Jean-Benoît Pouliot, a lawyer at Langlois, recently raised this question before the Administrative Tribunal of Québec (the “ATQ”). In the matter in question1, the ATQ had to decide on the validity of a notice of claim for the direct and indirect costs associated with the issuance of an order to restore premises to their former state2. The notice of claim had been signed by the assistant general director of financial and material resources at the Ministry of Sustainable Development, the Environment and the Fight against Climate Change.

In a decision rendered on June 13, 2017, the ATQ annulled the notice of claim on the basis of unlawful delegation.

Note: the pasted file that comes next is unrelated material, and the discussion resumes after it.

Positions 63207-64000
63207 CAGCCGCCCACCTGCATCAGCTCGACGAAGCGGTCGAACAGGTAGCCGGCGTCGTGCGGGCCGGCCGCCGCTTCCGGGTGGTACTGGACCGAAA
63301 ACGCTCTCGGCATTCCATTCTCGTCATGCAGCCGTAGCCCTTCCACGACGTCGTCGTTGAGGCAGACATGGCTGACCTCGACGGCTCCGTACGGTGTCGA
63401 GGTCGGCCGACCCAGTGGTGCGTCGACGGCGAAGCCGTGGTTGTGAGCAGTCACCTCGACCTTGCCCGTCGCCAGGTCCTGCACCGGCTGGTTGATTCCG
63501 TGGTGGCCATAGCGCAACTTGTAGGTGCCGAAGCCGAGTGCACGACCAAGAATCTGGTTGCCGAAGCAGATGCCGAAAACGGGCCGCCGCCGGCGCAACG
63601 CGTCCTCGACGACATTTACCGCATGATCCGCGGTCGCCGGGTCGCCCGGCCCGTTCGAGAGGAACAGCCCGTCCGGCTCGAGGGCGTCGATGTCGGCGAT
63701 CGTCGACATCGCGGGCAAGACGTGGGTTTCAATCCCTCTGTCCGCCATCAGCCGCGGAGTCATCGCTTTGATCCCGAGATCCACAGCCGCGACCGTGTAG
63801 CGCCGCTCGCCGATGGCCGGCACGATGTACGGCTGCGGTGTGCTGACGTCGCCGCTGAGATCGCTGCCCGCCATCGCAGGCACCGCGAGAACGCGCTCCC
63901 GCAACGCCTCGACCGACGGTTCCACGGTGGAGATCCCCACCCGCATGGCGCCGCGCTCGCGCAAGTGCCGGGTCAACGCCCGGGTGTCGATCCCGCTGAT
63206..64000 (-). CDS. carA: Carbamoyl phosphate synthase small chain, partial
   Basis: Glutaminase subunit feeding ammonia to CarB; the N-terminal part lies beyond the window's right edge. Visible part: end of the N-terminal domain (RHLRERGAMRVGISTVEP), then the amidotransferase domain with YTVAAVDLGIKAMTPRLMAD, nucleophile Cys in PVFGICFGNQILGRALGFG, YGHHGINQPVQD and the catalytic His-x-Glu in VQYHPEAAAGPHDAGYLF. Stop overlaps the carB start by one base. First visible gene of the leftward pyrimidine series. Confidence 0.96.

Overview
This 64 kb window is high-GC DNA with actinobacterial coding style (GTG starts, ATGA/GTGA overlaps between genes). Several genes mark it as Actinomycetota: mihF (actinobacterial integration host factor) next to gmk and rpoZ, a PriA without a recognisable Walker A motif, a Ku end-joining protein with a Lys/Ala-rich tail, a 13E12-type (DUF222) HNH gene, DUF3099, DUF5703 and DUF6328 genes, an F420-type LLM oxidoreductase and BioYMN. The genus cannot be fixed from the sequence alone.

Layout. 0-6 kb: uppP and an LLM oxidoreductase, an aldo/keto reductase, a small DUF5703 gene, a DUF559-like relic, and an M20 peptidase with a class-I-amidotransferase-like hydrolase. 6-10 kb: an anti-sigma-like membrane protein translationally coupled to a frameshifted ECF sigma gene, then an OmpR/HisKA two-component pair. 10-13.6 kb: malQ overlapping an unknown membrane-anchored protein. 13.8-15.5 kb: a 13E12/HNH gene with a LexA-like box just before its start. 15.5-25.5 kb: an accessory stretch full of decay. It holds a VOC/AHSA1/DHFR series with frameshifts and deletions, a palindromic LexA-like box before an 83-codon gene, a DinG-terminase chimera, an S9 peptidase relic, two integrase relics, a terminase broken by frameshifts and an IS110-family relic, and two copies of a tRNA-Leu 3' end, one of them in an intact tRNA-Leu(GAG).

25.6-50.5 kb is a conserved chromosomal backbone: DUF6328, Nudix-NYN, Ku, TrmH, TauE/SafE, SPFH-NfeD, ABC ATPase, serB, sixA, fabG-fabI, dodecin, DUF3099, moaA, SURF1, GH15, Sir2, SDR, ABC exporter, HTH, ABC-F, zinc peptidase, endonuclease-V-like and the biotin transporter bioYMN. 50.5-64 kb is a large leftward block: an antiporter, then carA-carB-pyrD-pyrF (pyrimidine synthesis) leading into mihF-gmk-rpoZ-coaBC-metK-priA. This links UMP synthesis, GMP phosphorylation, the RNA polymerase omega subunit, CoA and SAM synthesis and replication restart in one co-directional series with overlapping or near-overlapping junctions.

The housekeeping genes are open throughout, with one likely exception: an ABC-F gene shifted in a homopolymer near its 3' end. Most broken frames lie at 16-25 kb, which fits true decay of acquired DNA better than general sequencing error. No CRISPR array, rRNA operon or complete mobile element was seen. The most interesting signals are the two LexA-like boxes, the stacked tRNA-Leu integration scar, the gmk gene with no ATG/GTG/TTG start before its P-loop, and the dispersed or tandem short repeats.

The ATQ based its analysis on the wording of the legislation, the lack of any standards for implied delegation, and the nature of the notice of claim itself, which was issued pursuant to an order signed personally by the Minister. Consequently, only the Minister was authorized to sign the contested notice.

To learn find out more about the impacts of this decision, feel free to contact us.

Update

On July 13, 2017 the Attorney General of Quebec filed an application for judicial review of the ATQ’s decision with the Quebec Superior Court.